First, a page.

"I'm not sure you can put a value on Dan Plesac."
From the Mets' Rafael Santana, before the team's signing of Tom Seaver: "Why don't they just sign Pedro Borbon? He hasn't pitched in six years."
Is it a dream? Some of the Chicago Cubs wonder.
Andre Dawson's out-of-this-world statistics included a .346 batting average at Wrigley Field, where he previously had a career average of, yes, .346. His desire to play for the Cubs was based in part on his preference for day ball. He has hit 11 of his 19 homers at Wrigley or one every 9.2 at bats.
Former Dodger Bill Madlock is expected to appear regularly with the Detroit Tigers as a third baseman, first baseman or designated hitter. The Tigers opened the season with Darnell Coles at third base, but the slumping and erratic Coles was moved into a platoon role at first base and is now on the disabled list.
"Sparky knows what kind of player I am," Madlock said of Manager Sparky Anderson. "I told him I'm between Coles and Brooks Robinson."
--Phil Niekro, on how he celebrated the victory that allowed him and Joe to become the winningest brothers in baseball history: "You can't find good polka music on a Monday night in Cleveland. If it had been Saturday night, I'd have raised a little hell."
--Cardinal pitcher Joe Magrane, asked when he will leave the disabled list: "For your readers of English descent, I'll be back in a fortnight."
--Pittsburgh outfielder Andy Van Slyke, on the reasons for his .500 career batting average, 13 for 26, against Atlanta's Rick Mahler: "I can't figure it out, but I can't figure out the theory of relativity either."
On the subject of underwear, Jim Palmer, who models a certain brand, sent a pair to the Yankees' Tommy John after John had registered his 269th victory last week, passing Palmer on the all-time list.
The shorts carried this inscription: "You passed me with 269 wins, but just try to fit into these pants."
The 22-7 loss to the Chicago Cubs Wednesday merely punctuated a six-game trip on which the Houston Astros permitted 58 runs.
Manager Hal Lanier held a postgame meeting in which he blistered his pitchers for consistently failing to pitch inside and later predicted that there would be changes in his middle relief staff, as well as a possible bullpen demotion for Bob Knepper, who went one inning as Wednesday's starter and is 2-6 in the wake of his 17-12 record of last year.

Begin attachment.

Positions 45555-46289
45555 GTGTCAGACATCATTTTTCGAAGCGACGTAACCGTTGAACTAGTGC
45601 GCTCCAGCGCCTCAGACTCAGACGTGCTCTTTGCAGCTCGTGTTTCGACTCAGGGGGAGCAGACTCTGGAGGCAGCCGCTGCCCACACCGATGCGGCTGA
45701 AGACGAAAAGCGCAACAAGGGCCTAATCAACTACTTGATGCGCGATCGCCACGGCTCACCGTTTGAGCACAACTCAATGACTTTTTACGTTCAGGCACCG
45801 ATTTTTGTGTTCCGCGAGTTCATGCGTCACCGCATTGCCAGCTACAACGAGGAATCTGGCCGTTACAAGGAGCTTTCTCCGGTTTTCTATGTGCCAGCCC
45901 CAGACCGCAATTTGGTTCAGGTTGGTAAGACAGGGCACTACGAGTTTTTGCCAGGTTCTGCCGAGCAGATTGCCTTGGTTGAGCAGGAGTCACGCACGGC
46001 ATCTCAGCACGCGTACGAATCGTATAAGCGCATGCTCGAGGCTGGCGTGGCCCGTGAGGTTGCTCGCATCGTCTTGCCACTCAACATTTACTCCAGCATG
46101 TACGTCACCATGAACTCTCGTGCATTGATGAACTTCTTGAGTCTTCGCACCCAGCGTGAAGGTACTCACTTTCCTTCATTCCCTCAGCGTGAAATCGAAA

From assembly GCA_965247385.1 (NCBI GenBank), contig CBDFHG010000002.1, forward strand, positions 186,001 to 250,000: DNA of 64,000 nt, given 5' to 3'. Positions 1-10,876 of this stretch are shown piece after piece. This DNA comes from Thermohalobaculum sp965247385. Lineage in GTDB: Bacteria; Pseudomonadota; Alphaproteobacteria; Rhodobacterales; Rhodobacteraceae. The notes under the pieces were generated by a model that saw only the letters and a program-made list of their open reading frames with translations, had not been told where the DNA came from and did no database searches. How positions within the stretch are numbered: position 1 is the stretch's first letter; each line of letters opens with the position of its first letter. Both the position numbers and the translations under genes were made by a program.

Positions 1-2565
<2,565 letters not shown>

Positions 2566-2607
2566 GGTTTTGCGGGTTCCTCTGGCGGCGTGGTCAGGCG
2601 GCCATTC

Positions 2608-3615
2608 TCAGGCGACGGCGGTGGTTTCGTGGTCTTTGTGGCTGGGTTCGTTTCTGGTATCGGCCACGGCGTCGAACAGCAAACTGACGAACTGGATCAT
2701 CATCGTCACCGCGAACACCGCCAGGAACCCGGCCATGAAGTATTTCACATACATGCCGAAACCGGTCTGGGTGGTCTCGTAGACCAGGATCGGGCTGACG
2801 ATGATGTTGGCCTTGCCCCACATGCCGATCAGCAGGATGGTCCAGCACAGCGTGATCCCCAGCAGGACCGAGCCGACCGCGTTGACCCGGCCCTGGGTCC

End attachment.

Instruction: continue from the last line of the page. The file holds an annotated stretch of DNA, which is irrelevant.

Said Lanier: "I can only repeat what Hall of Famer Bob Gibson said. You have to pitch inside to be effective. Guys are going up there swinging from the heels because we're throwing balls from the middle of the plate out. I don't mean that you have to knock 'em down, just move 'em back."
Atlee Hammaker may have already wrapped up the National League's award for Comeback Player of the Year. The San Francisco Giant left-hander is 3-1 with a 1.75 earned-run average after having had two rotator cuff operations, an elbow operation and a knee operation since 1983.
"I can't think of too many people who would go through four operations just to throw a baseball," teammate Scott Garrelts said. "Nobody around here believed he'd be able to pitch like he is."
Dwight Gooden's nephew, Gary Sheffield, was the No. 1 draft choice of the Brewers last June. A shortstop, he was batting .327 at Stockton through Thursday and led the California League in game-winning hits with nine.
Sheffield seems to be solid gold--literally. His wrists and neck are draped in gold chains, he drives a Corvette with gold pinstriping and gold hubcaps and his initials are inscribed in gold on his two front teeth.